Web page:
The second review of SE-0306: Actors begins now and runs through April 23, 2021. The previous review thread was here:
In response to the first round of review, the core team has decided to subset out actor inheritance. We would like to see how real-world adoption of actors plays out before deciding whether actor inheritance is necessary. The core team would like to focus review discussion on a top raised by Chris Lattner in the previous review:
The core team sees two competing draws for consistency here—first, as Chris notes, in other places where Swift models API design,
let is externally treated equivalently with a get-only
var, and by that principle, actors should follow suit and not expose
lets as implicitly
nonisolated outside of the actor even if they are immutable. That would reserve for the actor the ability to evolve the interface into an internally-mutable variable, or get-only computed property, without breaking API or ABI. It would also result in a consistent rule for how
nonisolated apply to actor members; instead of
lets being a special case, any actor declaration would require
nonisolated to be explicitly annotated in order to declare it as safe to access from outside the actor without isolation.
On the other hand, "
lets are immutable and safe to share across threads" has also been a common message through Swift's history, and it could seem boilerplatey to require an explicit annotation on top of
let in order to say that, yes, this immutable value is actually immutable. If actors in practice end up carrying a lot of immutable state, the annotation burden could be onerous. The core team would like to hear from the community, particularly adopters who have experimented with actors, to get more signal about how much burden treating the isolation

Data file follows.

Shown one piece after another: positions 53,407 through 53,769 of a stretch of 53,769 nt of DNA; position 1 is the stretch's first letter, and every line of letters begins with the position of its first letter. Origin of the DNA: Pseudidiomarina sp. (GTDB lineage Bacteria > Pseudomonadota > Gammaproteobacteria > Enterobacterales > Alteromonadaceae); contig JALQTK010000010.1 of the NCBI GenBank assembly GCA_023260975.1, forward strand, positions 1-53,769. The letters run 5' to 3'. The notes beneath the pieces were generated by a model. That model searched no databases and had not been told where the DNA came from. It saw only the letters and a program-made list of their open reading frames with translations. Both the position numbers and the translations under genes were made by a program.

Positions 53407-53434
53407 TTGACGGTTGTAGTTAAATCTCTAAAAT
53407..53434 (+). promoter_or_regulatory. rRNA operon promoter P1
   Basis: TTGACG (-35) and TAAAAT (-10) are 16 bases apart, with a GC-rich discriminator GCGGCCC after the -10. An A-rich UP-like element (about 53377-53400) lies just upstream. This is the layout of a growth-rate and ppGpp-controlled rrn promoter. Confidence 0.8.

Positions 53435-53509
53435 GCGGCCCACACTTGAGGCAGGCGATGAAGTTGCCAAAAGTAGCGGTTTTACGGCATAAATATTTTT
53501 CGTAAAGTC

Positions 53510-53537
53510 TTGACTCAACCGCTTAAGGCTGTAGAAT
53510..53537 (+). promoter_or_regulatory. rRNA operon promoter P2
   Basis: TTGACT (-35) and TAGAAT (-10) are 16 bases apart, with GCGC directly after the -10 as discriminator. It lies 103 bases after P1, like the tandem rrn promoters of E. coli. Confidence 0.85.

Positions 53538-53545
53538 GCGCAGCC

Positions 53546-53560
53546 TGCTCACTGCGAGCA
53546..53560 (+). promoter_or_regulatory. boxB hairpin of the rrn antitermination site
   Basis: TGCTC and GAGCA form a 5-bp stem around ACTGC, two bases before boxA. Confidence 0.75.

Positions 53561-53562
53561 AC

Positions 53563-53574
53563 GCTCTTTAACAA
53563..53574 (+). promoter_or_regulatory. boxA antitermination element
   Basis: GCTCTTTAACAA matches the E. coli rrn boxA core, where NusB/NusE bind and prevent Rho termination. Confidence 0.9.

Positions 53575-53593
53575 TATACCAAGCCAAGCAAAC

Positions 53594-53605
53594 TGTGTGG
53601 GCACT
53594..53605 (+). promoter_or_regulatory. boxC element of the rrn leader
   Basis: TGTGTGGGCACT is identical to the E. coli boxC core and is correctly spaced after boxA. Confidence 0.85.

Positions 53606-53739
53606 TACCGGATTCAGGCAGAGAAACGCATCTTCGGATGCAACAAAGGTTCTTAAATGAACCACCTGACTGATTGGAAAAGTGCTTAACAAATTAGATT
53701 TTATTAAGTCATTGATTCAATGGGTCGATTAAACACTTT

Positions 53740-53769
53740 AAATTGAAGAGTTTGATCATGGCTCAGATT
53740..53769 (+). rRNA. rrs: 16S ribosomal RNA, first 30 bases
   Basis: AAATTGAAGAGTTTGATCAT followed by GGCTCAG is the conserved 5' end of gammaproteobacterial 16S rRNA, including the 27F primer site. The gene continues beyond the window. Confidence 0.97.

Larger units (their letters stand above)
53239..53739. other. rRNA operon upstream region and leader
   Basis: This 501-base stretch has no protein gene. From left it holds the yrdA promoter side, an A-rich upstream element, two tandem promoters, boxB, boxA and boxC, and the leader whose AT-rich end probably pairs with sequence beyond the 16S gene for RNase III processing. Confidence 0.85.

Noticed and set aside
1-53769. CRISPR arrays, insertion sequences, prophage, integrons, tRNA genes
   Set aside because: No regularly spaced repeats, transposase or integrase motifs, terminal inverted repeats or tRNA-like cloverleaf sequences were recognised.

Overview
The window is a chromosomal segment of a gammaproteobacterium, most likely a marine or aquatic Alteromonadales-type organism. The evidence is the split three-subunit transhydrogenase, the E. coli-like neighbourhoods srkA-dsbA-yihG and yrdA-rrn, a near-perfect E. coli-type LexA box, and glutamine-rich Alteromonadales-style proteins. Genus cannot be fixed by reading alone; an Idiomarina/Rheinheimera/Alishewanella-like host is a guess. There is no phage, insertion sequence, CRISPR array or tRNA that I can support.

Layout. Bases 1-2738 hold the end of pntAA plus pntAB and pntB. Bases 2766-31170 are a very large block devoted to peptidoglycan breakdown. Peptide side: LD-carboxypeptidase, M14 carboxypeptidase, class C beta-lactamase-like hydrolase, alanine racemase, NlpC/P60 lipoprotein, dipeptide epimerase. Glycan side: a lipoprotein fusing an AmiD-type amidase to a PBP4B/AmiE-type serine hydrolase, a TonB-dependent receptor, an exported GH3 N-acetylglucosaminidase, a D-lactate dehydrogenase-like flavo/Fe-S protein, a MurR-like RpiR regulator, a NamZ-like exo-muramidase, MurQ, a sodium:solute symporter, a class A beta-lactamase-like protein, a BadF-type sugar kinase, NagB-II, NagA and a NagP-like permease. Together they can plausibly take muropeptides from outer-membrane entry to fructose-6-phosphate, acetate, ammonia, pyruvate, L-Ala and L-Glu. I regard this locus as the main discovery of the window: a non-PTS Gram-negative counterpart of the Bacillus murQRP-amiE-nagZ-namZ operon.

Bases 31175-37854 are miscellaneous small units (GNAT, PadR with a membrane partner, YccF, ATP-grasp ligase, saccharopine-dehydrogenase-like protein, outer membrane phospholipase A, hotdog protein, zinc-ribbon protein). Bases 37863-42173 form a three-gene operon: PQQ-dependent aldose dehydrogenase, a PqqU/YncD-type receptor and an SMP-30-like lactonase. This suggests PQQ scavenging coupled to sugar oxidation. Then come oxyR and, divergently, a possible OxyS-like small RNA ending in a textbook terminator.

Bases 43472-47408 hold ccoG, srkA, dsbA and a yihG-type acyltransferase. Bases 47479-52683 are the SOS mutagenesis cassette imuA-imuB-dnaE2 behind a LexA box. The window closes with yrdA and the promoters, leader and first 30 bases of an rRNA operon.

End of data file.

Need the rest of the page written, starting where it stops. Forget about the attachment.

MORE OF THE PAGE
lets equivalently with other declarations will be in practice.
Reviews are an important part of the Swift evolution process. All review feedback should be either on this forum thread or, if you would like to keep your feedback private, directly to the review manager. If you do email me directly, please put "SE-0306" somewhere in the subject line.
What goes into a review?
The goal of the review process is to improve the proposal under review through constructive criticism and, eventually, determine the direction of Swift. When writing your review, here are some questions you might want to answer in your review:
- What is your evaluation of the proposal?
- Is the problem being addressed significant enough to warrant a change to Swift?
- Does this proposal fit well with the feel and direction of Swift?
- If you have used other languages or libraries with a similar feature, how do you feel that this proposal compares to those?
- How much effort did you put into your review? A glance, a quick reading, or an in-depth study?
More information about the Swift evolution process is available at https://github.com/apple/swift-evolution/blob/master/process.md .
Thank you for contributing to Swift!
Joe Groff, Review Manager